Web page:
Croatia intimidating Soros Foundation, claims US State Department

Click to follow
The Independent Online
The US State Department has criticised Croatia for intimidating non-governmental organisations. A State Department spokesman said that it was "unacceptable" for the Croatian government to engage in the public defamation of a pro-democracy foundation headed by the American billionaire, George Soros.

Spokesman James Foley said on Tuesday night that the United States believes that the Soros Foundation is making a "valuable contribution throughout Central and Eastern Europe, including in Croatia, to free speech and democratisation".

He also expressed concern about suggestions that the Croatian government is planning an intimidation campaign against opposition journalists and non-governmental organisations in Croatia.

Last Friday, two officials from an organisation funded by Soros were found guilty of fraud and received one-year suspended sentences. The trial in Zagreb district court was widely viewed as an attempt by Croatian government to crack down on foreign-funded groups that President Franjo Tudjman says "often have illegal and subversive intentions".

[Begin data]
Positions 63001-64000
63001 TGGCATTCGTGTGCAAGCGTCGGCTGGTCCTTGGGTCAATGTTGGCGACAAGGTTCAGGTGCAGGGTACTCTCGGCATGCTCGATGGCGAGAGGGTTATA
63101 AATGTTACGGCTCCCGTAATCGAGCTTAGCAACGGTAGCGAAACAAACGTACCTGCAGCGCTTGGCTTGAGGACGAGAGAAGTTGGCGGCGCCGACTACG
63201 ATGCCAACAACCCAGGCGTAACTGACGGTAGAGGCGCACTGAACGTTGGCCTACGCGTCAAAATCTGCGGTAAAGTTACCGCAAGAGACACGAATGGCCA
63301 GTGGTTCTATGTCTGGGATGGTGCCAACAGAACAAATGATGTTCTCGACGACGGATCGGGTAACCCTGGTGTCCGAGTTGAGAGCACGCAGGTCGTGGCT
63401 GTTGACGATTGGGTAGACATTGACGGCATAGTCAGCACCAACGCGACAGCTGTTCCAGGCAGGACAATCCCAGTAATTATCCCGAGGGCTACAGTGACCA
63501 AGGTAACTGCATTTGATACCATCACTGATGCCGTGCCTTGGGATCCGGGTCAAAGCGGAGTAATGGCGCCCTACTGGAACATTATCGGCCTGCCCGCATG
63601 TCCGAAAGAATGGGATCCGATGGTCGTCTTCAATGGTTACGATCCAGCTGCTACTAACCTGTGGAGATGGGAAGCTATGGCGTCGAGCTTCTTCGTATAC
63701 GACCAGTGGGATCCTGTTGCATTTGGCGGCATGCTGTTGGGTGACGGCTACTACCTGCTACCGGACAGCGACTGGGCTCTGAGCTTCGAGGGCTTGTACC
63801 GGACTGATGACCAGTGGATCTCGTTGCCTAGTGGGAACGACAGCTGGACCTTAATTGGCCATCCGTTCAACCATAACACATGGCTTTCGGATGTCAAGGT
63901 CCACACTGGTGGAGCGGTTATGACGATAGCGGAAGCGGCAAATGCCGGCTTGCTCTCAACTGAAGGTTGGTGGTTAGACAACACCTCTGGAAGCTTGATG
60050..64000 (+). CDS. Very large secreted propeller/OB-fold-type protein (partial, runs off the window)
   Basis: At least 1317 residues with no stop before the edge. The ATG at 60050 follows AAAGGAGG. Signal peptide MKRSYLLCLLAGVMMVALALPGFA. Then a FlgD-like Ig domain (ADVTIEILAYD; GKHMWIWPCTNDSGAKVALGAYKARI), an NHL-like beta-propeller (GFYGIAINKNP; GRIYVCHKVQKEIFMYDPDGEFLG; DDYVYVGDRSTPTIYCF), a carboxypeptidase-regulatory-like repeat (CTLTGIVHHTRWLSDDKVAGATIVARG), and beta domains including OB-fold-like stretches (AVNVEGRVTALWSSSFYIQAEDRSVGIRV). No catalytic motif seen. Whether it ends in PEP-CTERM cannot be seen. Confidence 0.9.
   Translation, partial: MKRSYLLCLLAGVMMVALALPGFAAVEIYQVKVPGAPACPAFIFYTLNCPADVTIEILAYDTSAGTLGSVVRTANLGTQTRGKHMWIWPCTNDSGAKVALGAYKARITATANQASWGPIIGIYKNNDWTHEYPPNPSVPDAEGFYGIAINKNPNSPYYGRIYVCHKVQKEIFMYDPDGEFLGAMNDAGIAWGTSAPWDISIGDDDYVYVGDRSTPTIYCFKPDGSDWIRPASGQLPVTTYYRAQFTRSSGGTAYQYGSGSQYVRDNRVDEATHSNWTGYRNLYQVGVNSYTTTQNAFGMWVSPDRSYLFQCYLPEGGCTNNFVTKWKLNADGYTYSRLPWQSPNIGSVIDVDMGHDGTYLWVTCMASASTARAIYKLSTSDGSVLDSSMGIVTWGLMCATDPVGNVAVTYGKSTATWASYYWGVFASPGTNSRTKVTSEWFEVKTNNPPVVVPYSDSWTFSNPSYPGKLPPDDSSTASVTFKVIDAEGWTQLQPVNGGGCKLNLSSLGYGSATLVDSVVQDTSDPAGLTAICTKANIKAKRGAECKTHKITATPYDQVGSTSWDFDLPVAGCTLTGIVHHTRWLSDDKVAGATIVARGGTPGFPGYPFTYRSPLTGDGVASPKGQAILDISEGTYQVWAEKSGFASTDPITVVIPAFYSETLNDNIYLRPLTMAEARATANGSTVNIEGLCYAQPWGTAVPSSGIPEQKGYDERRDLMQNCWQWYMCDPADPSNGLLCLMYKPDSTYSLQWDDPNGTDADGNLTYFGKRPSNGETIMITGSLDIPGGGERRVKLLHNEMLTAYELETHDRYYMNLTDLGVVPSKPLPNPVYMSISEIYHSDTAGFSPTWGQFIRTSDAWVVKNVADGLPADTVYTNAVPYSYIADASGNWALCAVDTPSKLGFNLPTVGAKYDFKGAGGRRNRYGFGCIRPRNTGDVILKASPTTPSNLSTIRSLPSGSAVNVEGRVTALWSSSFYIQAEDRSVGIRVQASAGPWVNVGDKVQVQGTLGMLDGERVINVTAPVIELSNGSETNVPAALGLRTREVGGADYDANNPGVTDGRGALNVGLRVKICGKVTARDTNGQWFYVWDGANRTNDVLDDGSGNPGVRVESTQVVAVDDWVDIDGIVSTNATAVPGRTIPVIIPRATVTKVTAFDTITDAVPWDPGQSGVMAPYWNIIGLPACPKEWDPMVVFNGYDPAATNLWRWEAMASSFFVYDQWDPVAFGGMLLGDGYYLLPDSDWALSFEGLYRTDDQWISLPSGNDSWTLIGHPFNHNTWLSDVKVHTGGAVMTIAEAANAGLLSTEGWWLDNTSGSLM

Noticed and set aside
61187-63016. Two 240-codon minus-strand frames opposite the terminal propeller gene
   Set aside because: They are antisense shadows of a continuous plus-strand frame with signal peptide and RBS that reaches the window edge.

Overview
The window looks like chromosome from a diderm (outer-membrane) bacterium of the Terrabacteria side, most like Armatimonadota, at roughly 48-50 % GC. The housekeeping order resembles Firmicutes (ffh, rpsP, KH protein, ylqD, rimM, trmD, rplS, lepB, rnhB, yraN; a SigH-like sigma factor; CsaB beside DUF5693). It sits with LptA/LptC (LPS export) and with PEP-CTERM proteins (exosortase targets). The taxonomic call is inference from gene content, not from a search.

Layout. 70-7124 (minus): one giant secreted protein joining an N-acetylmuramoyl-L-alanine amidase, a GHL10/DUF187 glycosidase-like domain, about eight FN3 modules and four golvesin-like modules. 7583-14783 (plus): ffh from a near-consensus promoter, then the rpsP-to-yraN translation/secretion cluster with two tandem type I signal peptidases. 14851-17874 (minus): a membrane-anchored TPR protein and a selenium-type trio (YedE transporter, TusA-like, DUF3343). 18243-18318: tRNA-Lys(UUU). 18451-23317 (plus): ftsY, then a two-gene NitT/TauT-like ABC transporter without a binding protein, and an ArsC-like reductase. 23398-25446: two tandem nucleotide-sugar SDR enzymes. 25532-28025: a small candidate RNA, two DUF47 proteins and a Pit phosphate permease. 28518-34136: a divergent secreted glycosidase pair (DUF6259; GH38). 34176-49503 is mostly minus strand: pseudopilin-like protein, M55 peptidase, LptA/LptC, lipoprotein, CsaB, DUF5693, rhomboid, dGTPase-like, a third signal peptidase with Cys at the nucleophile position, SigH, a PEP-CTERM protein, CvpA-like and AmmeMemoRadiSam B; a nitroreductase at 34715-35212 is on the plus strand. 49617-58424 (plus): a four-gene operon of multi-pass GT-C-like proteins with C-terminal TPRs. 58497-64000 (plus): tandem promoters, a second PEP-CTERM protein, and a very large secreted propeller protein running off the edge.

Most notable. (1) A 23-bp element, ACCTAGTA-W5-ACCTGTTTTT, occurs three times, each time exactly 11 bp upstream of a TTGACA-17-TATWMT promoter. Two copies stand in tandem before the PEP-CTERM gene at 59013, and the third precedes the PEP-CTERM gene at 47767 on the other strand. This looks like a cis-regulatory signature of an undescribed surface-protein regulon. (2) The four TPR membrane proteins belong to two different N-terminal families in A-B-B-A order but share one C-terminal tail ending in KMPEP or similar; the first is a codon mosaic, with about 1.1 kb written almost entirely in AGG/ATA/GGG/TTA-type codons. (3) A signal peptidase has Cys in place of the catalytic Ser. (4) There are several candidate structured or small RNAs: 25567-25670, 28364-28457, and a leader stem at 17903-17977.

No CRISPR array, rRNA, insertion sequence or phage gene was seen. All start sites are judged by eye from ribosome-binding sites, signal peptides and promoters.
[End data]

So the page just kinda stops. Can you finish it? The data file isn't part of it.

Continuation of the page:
The attack on Soros officials came on the heels of Tudjman's speech last December in which he called the Hungarian-born US philanthropist George Soros an enemy of the state.

Croat authorities have also expelled from school a prominent human rights activist's daughter who took part in a theft. The daughter of Ivan Zvonimir Cicak - head of a Croatian branch of Helsinki Human Rights Committee and a staunch critic of the government's policies - was expelled from school last week following her involvement in a theft during a school trip in Italy.

This move was also seen in Zagreb as an act of official pressure on Cicak, who often has been exposed to public defamation for criticising the government's poor human rights record.

Croatia said that it was not trying to stop the work of the Soros Foundation. "All implications of political motives in this case should be dropped since it is obvious that the issue here is intention of financial malpractice," said a government spokesman.